An­a­lyst: GM re­call un­likely to af­fect China

De­spite woes, au­tomaker set to sell over 3 mil­lion cars this year

China Daily (Canada) - - ACROSSAMERICA - By JACK FREIFELDER in New York jack­freifelder@chi­nadai­lyusa. com

Gen­eral Mo­tors Co’s re­call of more than 3 mil­lion cars due to a de­fec­tive ig­ni­tion switch that it said was made in China won’t af­fect GM’s op­er­a­tions in China, ac­cord­ing to an an­a­lyst.

“Maybe GM won’t buy an­other ig­ni­tion switch from a Chi­nese sup­plier, but that’s not the end of the world,” said David Whis­ton, a se­nior eq­uity an­a­lyst with Chicago-based in­vest­ment re­search firm Morn­ingstar Inc, in an in­ter­view with China Daily.

Whis­ton, who cov­ers the Detroit-based au­to­mo­bile maker for Morn­ingstar, also said GM would sell “well over” 3 mil­lion cars in China this year. “GM China is still gen­er­at­ing a lot of profit for the com­pany, and it’s grow­ing at a re­ally healthy clip,” he said on Wed­nes­day.

So far this year, GM has re­called more than 20 mil­lion cars world­wide. In Fe­bru­ary, GM cited more than 2.5 mil­lion cars that needed to be taken off the road be­cause of sim­i­lar ig­ni­tion switch is­sues that re­sulted in the deaths of 13 in­di­vid­u­als.

The com­pany’s most re­cent re­call on June 16, which can be linked to eight non­fa­tal crashes, is re­lated to a faulty ig­ni­tion switch that can shift out of the run po­si­tion while the car is still in mo­tion, cut­ting off ac­cess to steer­ing and brak­ing ca­pa­bil­i­ties.

A GM spokesman said the com­pany is “in the process of deal­ing with the re­call,” and could not com­ment fur­ther.

Don Dion, chief in­vest­ment of­fi­cer for DRD In­vest­ments LLC, a Florida-based hedge fund, told China Daily that over the last 10 years prod­ucts com­ing out of China have been by and large good prod­ucts.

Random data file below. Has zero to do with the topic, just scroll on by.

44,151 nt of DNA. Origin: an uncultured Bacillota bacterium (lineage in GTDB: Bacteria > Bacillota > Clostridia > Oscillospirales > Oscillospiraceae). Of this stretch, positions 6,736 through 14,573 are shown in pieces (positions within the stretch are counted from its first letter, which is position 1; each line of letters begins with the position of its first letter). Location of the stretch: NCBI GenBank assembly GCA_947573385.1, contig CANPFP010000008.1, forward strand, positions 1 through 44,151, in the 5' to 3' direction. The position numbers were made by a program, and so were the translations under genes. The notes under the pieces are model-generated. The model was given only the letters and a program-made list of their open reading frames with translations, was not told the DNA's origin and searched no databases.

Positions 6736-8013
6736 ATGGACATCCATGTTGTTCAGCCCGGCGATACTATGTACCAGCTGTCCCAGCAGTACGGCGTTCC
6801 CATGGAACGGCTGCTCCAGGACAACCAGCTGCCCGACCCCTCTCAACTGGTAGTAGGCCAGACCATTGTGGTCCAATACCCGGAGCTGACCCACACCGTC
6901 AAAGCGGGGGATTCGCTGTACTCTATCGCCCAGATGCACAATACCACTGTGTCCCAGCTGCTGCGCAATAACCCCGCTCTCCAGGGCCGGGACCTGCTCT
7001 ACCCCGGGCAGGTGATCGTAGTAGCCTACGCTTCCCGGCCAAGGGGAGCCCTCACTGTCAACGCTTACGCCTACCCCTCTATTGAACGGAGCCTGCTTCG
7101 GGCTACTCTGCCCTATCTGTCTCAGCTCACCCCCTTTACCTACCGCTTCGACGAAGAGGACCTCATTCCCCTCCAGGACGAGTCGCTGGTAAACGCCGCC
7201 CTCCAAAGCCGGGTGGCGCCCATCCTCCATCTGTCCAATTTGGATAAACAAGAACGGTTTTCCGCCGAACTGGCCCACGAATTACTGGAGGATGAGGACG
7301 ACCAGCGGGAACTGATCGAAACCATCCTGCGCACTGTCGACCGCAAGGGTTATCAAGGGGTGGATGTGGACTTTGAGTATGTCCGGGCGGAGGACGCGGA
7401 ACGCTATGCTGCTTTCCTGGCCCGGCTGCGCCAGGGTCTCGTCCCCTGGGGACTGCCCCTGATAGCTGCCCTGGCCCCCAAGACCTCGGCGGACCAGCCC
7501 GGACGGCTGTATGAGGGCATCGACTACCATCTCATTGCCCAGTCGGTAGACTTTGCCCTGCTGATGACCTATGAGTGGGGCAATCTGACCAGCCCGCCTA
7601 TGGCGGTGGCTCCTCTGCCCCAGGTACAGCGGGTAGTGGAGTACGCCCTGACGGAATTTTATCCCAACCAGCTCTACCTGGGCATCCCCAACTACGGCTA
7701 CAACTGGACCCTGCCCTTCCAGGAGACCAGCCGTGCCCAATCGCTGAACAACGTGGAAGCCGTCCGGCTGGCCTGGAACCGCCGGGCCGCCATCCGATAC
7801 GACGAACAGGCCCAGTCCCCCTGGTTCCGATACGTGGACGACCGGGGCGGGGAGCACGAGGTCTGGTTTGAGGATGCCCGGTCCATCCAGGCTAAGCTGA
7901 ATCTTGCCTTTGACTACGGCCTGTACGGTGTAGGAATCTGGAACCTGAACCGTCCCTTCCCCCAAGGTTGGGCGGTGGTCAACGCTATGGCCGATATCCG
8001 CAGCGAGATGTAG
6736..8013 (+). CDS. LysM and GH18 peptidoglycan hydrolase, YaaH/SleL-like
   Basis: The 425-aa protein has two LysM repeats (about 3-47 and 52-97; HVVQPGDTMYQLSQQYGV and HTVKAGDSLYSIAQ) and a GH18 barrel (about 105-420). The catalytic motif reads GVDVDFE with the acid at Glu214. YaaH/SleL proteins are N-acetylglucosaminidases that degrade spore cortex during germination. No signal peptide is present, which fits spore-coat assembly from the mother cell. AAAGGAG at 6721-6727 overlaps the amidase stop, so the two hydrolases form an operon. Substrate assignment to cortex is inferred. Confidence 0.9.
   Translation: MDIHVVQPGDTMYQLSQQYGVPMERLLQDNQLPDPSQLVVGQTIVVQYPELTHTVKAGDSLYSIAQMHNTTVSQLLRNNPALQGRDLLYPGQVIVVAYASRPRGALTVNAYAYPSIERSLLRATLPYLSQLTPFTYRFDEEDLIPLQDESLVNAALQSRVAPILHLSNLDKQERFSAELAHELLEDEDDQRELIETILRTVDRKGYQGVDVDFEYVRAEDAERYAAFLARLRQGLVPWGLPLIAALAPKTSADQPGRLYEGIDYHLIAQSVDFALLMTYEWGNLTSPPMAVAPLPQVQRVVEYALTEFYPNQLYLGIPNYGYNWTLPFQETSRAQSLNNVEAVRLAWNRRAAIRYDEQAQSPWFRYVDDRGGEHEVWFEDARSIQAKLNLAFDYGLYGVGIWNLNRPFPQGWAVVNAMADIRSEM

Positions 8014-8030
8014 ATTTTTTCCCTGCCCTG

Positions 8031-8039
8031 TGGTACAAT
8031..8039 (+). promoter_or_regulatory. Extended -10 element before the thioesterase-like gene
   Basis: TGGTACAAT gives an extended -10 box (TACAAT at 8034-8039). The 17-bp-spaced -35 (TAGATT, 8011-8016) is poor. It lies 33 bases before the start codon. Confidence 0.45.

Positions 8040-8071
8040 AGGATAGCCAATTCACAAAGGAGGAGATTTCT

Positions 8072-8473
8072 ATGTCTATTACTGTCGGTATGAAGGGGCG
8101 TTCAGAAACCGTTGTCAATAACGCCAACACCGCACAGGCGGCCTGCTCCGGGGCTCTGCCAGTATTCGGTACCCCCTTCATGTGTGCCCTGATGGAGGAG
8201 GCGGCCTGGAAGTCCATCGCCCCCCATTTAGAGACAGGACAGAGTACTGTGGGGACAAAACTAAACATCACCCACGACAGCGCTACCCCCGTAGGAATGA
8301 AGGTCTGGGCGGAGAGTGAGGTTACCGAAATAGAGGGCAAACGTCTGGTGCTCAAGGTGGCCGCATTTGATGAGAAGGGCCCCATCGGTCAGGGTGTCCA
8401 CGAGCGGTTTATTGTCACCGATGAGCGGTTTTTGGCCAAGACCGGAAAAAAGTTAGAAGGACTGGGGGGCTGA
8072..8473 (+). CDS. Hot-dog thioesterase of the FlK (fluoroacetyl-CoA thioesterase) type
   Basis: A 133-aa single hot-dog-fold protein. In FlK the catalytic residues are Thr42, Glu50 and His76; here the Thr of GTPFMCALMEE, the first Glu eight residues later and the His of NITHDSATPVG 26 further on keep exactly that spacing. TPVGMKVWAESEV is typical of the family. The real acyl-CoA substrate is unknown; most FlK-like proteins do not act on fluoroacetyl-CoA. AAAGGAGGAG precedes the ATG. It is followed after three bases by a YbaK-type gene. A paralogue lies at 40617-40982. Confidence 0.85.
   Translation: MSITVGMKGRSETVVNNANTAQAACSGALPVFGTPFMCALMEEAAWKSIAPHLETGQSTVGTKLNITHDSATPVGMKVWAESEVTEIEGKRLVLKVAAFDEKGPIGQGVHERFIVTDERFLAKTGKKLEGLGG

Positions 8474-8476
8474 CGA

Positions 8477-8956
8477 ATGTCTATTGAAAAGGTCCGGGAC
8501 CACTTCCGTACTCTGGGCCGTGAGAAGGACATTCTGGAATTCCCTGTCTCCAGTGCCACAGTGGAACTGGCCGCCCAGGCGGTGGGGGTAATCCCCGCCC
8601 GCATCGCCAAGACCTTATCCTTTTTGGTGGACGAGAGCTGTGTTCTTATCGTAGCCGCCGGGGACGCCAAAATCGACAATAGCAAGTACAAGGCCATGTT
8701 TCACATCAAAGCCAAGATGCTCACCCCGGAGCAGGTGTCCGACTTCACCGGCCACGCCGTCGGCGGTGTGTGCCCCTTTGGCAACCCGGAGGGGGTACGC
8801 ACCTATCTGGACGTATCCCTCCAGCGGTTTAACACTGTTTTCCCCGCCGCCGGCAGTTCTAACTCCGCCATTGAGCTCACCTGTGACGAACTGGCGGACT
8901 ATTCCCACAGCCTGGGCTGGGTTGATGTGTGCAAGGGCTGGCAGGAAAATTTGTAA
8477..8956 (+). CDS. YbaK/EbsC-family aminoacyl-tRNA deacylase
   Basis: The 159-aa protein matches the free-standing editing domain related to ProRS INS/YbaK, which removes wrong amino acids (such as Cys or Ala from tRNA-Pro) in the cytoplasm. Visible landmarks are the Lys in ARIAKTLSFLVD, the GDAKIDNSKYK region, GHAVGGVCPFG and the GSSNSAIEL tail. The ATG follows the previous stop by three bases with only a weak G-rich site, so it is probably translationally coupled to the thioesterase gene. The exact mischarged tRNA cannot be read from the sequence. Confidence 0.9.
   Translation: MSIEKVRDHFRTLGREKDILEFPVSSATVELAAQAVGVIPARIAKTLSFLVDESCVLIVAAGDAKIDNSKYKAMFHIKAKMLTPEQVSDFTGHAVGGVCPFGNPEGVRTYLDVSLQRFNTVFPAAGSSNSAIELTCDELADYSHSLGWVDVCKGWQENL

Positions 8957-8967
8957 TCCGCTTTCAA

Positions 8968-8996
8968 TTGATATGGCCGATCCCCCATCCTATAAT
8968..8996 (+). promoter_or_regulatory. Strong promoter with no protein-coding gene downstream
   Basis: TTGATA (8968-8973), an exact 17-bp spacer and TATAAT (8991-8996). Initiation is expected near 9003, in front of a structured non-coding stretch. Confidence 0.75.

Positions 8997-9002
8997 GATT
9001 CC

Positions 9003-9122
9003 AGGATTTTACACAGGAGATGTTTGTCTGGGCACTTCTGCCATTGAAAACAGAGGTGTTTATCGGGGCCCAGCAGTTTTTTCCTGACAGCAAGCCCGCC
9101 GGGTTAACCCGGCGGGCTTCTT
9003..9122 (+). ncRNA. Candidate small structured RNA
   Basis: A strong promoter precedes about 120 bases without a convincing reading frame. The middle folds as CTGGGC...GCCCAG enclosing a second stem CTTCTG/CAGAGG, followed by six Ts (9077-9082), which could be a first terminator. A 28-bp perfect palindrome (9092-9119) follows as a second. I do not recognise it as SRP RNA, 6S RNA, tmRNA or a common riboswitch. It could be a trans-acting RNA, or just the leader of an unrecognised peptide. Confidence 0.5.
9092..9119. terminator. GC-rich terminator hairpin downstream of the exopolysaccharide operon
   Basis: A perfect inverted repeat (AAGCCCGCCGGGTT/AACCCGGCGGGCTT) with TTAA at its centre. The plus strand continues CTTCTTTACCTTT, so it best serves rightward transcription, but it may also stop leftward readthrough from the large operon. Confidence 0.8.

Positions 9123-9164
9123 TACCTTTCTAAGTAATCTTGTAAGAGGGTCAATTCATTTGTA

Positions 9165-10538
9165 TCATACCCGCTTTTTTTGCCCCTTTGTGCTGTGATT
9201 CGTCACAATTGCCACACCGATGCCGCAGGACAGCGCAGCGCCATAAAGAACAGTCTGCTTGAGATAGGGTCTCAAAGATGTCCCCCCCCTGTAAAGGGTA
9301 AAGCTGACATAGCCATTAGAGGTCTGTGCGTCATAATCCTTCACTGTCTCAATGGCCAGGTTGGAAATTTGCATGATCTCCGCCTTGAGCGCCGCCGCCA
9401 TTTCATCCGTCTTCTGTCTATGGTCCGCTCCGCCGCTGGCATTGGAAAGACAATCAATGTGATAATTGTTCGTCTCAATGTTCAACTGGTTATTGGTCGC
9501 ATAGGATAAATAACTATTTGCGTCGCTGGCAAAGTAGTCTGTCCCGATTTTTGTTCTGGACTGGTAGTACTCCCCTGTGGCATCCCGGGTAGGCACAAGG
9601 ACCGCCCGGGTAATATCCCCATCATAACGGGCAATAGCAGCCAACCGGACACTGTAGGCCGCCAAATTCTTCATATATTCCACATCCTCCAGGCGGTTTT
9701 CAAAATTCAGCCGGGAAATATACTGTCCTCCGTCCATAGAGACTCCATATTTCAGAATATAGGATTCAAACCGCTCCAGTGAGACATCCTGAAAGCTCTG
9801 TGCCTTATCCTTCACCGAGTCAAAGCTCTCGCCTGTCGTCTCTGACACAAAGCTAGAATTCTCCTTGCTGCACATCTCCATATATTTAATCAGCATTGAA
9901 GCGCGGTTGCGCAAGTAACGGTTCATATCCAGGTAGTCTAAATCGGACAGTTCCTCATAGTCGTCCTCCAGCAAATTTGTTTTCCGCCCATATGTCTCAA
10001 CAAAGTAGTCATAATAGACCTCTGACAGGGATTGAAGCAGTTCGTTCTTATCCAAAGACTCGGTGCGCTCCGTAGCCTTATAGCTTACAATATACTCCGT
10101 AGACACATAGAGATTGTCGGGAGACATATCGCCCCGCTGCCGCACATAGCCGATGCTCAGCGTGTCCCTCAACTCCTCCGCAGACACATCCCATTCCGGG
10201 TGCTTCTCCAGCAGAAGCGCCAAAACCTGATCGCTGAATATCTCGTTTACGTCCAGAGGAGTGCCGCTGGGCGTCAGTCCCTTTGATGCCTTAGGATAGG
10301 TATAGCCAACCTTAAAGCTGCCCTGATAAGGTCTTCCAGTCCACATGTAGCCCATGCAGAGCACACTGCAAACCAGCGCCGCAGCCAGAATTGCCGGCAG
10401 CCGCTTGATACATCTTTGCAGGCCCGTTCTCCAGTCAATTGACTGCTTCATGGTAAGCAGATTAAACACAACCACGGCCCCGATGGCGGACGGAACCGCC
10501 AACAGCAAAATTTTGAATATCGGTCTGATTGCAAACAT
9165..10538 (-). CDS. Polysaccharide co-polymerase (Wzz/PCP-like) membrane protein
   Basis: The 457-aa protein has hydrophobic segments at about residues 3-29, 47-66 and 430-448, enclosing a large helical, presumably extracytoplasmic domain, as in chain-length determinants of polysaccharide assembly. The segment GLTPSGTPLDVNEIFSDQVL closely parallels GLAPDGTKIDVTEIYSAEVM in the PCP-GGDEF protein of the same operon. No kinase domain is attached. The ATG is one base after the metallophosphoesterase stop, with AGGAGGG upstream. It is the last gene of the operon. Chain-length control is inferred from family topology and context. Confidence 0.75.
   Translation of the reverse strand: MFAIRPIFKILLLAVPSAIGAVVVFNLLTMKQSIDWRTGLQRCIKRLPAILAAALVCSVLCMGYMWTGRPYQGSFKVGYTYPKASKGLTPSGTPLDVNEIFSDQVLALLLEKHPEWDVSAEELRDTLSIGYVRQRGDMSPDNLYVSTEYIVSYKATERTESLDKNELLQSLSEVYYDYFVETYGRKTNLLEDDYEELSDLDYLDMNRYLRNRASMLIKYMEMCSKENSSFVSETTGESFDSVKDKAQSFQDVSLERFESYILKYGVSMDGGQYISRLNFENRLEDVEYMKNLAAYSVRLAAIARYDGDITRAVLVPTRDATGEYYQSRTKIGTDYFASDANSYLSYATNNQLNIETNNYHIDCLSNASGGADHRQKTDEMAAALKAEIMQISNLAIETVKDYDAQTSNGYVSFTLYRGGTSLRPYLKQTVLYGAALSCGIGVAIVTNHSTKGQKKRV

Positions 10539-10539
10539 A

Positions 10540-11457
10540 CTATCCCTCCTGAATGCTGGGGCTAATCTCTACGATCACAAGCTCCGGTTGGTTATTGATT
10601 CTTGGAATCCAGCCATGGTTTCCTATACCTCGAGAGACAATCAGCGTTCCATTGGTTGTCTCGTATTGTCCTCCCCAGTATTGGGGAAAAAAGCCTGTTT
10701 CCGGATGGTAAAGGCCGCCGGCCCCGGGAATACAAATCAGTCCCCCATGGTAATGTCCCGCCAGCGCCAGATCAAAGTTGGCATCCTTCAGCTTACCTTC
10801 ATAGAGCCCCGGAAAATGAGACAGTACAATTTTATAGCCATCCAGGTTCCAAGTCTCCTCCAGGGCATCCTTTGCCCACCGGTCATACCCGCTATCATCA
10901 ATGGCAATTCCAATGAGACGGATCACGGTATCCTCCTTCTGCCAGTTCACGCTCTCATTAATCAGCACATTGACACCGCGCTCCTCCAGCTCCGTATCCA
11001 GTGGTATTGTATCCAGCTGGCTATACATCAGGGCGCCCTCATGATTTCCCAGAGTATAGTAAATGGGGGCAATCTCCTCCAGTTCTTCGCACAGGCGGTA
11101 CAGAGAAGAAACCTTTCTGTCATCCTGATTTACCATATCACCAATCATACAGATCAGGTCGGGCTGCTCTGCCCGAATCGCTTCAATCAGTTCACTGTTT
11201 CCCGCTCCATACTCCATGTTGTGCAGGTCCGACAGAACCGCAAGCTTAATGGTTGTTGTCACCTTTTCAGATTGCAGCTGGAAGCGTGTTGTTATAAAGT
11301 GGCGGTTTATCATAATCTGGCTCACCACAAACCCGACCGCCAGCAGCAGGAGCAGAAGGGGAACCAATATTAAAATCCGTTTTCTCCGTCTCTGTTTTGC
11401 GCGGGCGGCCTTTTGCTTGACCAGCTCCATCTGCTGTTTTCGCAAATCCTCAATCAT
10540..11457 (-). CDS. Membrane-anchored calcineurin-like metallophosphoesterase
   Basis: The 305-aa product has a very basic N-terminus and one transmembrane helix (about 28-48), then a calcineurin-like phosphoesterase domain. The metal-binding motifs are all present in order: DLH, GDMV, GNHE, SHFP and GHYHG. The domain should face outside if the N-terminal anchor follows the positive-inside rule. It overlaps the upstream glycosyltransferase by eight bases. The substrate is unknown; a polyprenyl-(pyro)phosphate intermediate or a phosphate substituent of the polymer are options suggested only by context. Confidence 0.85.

“I don’t think this prob­lem can be blamed on the Chi­nese com­pany. They cer­tainly have some of the blame, but I don’t think this is a China prob­lem; it’s a GM prob­lem,” he said.

Dion also said he does not see much of a shake-up as a re­sult of the safety is­sues.

“With more and more cars be­ing sold in China, the fo­cus for GM will be on mak­ing sure things are tested and re­viewed bet­ter,” Dion said. “I don’t think you’ll see less auto parts made in China be­cause the US in­dus­trial sec­tor is very de­pen­dent on China for parts.”

GM’s op­er­a­tions in China in­clude two for­eign en­ter­prises, 10 joint ven­ture part­ner­ships and more than 50,000 em­ploy­ees lo­cated in the world’s sec­ond-largest econ­omy.

Due to Chi­nese govern­ment reg­u­la­tions, for­eign man­u­fac­tur­ers pro­duc­ing ve­hi­cles in China must do so as a joint ven­ture with a Chi­nese com­pany. How­ever, only a limited num­ber of part­ner­ships are per­mit­ted.

GM has part­nered with SAIC — for­merly known as the Shang­hai Au­to­mo­tive In­dus­try Corp — to be­come one of the leading for­eign car com­pa­nies in China.

Through the first five months of 2014, GM and its part­ners sold a record­set­ting 1.47 mil­lion units in China, an in­crease of 10.7 per­cent year-on-year.

Dion said the re­call is­sue could pay some div­i­dends down the road.

“One of the pos­i­tives that could come out of this is that GM’s prod­ucts may con­tinue to get bet­ter,” he said. “The fo­cus will be more on the fu­ture and about mak­ing sure things are tested and re­viewed bet­ter. That’s go­ing to give the mid­dle man­age­ment group a lot more con­fi­dence to speak up when there is a prob­lem.”

Dion said GM CEO Mary Barra de­serves some credit for her open­ness and trans­parency in han­dling GM’s re­call, say­ing she has been “very open and trans­par­ent” on the ig­ni­tion is­sue.

Newspapers in English

Newspapers from China

© PressReader. All rights reserved.